Keeping your blood pressure under control may help to ward off Alzheimer’s in old age, a new study found.
The study included 118 men and women, ages 47 to 89, who were part of the Dallas Lifespan Brain Study, a large and ongoing study of brain changes that occur with aging. Participants underwent brain scans that measured levels of beta-amyloid, a toxic protein that builds up in the brains of those with Alzheimer’s, forming the telltale plaques of the disease.
Amyloid plaque may be among the first signs of Alzheimer's disease, appearing a decade or more before Alzheimer's symptoms like memory impairment begin. Earlier research has shown that at least 20 percent of older adults have high levels of beta-amyloid, putting them at increased risk of developing Alzheimer’s in old age.
Study volunteers also underwent gene testing to see whether they carried the APOE-E4 gene, which increases Alzheimer’s risk. People who carry two copies of this gene, inherited from each parent, are at 10 to 12 times higher risk of developing Alzheimer’s than those who don’t carry the gene. Carrying just one copy of the gene also increases Alzheimer’s risk, by two- to four-fold. About 20 percent of the population carries the APOE-E4 gene.
"I became interested in whether hypertension was related to increased risk of amyloid plaques in the brains of otherwise healthy people," said Dr. Karen Rodrigue, the lead author of the study and an assistant professor in the University of Texas, Dallas, Center for Vital Longevity. She suspected that the double-whammy of hypertension and the presence of the APOE-E4 gene might lead to particularly high levels of amyloid plaque in healthy adults.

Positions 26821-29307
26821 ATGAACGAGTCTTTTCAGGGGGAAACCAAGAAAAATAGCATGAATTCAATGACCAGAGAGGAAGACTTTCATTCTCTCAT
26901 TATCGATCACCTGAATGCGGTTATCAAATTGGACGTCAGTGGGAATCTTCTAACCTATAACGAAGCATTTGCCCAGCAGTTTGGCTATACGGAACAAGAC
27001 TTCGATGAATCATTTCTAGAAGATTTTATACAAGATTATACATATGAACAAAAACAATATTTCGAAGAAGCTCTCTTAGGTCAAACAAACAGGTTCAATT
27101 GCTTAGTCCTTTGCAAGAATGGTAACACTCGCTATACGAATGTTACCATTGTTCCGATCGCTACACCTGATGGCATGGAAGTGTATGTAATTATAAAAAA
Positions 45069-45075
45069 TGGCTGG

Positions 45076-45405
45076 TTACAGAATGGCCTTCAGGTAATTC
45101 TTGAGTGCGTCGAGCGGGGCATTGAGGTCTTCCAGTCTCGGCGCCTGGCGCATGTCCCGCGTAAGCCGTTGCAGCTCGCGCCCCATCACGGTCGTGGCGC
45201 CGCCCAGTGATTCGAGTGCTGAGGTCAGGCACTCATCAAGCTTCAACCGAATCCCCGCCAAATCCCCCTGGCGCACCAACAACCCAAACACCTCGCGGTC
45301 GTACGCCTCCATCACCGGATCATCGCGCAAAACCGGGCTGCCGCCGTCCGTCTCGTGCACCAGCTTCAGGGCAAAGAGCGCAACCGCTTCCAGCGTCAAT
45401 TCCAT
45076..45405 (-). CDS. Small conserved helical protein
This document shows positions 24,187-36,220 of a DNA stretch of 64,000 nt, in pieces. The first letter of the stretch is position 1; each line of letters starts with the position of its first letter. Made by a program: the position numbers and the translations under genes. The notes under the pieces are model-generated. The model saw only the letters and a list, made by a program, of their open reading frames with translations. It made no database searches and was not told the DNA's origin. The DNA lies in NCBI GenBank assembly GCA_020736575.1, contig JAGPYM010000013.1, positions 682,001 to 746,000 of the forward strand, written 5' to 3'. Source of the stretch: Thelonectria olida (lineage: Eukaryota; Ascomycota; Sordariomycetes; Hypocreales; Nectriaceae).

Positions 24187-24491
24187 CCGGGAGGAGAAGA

The most striking result of the study, published in the journal JAMA Neurology, was that adults with untreated high blood pressure who also carried a genetic risk factor for Alzheimer's disease showed much higher beta-amyloid levels than all other groups. Adults who were taking blood pressure medicines, even those with genetic risks for Alzheimer’s, however, had levels of plaque buildup that were equivalent to those who did not have high blood pressure or a genetic risk.
The findings suggest that keeping blood pressure under control may significantly decrease the risk of developing beta-amyloid deposits, even in those genetically predisposed to plaque buildup. Other research has shown that taking blood pressure medications for those with hypertension may lower the risk of Alzheimer’s. Keeping blood pressure under control also is proven to lower the risk of stroke and other serious ailments.
Scientists aren’t sure why high blood pressure increases plaque buildup, though studies in animals suggest it may make it easier for beta-amyloid to enter the brain.
More research is needed to better understand the link between high blood pressure and Alzheimer’s. But this study, which looked at otherwise healthy middle-aged men and women, sheds important light on risk factors that may be modified to lower Alzheimer’s risk.
"Identifying the most significant risk factors for amyloid deposition in seemingly healthy adults will be critical in advancing medical efforts aimed at prevention and early detection of Alzheimer’s," Dr. Rodrigue said.
Karen M. Rodrigue, PhD; Jennifer R. Rieck, MS; Kristen M. Kennedy, PhD; et al: “Risk Factors for β-Amyloid Deposition in Healthy Aging: Vascular and Genetic Effects.” JAMA Neurology, published online, March 13, 2013.